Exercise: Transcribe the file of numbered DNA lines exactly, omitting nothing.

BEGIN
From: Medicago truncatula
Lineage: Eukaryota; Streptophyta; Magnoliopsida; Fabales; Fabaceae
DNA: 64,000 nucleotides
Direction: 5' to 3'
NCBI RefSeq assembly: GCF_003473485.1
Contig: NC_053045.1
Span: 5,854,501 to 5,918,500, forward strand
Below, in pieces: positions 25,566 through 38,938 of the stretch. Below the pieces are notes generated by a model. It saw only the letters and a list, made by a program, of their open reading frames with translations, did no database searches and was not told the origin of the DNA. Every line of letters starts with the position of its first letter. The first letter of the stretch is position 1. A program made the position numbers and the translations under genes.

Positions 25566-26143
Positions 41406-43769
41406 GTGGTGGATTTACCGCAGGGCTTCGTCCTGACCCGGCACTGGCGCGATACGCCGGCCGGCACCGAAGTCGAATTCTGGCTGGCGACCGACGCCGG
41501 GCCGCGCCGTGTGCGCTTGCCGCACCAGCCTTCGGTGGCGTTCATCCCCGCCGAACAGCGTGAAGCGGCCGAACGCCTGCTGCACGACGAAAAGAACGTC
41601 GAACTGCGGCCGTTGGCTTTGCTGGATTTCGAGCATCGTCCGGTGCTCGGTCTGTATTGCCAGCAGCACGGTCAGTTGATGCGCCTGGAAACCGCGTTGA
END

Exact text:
From: Medicago truncatula
Lineage: Eukaryota; Streptophyta; Magnoliopsida; Fabales; Fabaceae
DNA: 64,000 nucleotides
Direction: 5' to 3'
NCBI RefSeq assembly: GCF_003473485.1
Contig: NC_053045.1
Span: 5,854,501 to 5,918,500, forward strand
Below, in pieces: positions 25,566 through 38,938 of the stretch. Below the pieces are notes generated by a model. It saw only the letters and a list, made by a program, of their open reading frames with translations, did no database searches and was not told the origin of the DNA. Every line of letters starts with the position of its first letter. The first letter of the stretch is position 1. A program made the position numbers and the translations under genes.

Positions 25566-26143
Positions 41406-43769
41406 GTGGTGGATTTACCGCAGGGCTTCGTCCTGACCCGGCACTGGCGCGATACGCCGGCCGGCACCGAAGTCGAATTCTGGCTGGCGACCGACGCCGG
41501 GCCGCGCCGTGTGCGCTTGCCGCACCAGCCTTCGGTGGCGTTCATCCCCGCCGAACAGCGTGAAGCGGCCGAACGCCTGCTGCACGACGAAAAGAACGTC
41601 GAACTGCGGCCGTTGGCTTTGCTGGATTTCGAGCATCGTCCGGTGCTCGGTCTGTATTGCCAGCAGCACGGTCAGTTGATGCGCCTGGAAACCGCGTTGA